.cfg. After selecting this, VMware will let you issue its "Power On".
At this point, you will watch a typical PC BIOS boot-up sequence, including a check of the virtual
machine's "memory" as shown in this screen shot. If your guest OS requires a boot
installation, place it (or the first one) into the real machine's floppy drive. If it may be
installed via a bootable CD, just have that in the real machine's CD drive. The install should
progress as it would for a load on a real machine, except that as it gets to places where a
reboot would have been required (which it will several times for an NT guest install) it will
only be the virtual machine which reboots, not your host machine. Thus, you may continue with
other work on your host machine in another window while the load is in progress. In fact, if
your host machine
has virtual desktops, you may switch to a different desktop and return to check the install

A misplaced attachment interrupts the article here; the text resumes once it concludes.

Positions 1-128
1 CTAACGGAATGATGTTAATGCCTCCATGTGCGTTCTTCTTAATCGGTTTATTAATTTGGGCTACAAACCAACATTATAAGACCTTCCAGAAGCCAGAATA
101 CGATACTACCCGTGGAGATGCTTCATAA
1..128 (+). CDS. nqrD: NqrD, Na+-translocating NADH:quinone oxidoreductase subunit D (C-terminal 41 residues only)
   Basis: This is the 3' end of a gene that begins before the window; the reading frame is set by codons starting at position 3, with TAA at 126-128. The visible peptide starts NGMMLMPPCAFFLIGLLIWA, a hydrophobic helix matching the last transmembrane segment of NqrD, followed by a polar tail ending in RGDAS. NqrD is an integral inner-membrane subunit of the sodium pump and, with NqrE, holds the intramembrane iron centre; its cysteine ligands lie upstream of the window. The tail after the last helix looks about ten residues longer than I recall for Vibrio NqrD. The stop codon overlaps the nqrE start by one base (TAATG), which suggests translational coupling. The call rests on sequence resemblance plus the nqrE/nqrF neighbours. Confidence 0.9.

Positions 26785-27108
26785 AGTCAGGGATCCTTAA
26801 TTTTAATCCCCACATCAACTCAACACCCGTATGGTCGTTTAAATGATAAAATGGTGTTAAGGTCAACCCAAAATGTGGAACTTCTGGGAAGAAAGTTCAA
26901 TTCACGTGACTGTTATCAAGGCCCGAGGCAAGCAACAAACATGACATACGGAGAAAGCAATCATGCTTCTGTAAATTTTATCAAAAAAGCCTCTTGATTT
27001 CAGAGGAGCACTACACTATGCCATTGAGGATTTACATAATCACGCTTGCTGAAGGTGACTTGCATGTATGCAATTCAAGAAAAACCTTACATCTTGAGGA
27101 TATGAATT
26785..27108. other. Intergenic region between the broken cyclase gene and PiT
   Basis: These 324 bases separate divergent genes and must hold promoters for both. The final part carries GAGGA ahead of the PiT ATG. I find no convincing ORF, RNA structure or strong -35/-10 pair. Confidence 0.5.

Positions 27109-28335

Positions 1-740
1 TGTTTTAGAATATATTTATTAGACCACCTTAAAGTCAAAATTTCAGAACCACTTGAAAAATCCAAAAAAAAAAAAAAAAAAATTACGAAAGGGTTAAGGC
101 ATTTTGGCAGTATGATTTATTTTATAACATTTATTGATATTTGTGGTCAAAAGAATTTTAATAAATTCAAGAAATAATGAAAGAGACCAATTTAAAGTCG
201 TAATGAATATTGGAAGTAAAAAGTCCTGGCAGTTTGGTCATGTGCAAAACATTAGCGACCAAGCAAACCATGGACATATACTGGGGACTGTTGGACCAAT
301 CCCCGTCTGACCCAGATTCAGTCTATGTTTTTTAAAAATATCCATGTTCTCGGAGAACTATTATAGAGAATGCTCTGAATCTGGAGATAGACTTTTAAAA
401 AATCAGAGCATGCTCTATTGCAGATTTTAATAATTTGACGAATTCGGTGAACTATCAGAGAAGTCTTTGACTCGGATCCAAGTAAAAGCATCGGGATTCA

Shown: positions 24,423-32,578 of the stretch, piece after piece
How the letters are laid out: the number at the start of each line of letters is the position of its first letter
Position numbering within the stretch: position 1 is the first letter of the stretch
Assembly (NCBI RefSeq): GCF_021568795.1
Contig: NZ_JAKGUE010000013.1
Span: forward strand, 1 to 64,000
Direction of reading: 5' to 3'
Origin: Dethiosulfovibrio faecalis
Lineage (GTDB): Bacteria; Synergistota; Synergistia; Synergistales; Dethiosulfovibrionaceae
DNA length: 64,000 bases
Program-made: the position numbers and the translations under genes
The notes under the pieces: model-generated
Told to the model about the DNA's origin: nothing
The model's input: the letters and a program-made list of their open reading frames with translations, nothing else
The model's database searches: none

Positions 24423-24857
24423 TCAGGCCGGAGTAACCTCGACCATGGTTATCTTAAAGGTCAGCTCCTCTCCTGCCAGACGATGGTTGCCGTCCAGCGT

progress as you wish.
To use your virtual machine, start VMware. Either use the path to the virtual configuration as an argument (or navigate to the configuration file as described above) then select "Power On". A word of caution: when the virtual machine boots, it first tries to read the floppy disk for boot instructions, then will try the virtual hard disk - much as a normal PC is likely to do. Thus, if you have a floppy in the host machine's drive, the boot sequence may encounter problems. In particular, if you have been using a floppy to control a LILO boot of either your physical host Linux machine or a virtual guest Linux machine, you may see just "LI" on the virtual screen, and LILO will halt since it will be unable to locate the boot image it is seeking on the virtual image being booted. In this case, remove the floppy, select the virtual guest window with your mouse cursor, and press Ctrl/Alt/Delete. This will cause the guest machine to reboot (not the physical host machine) and you can continue.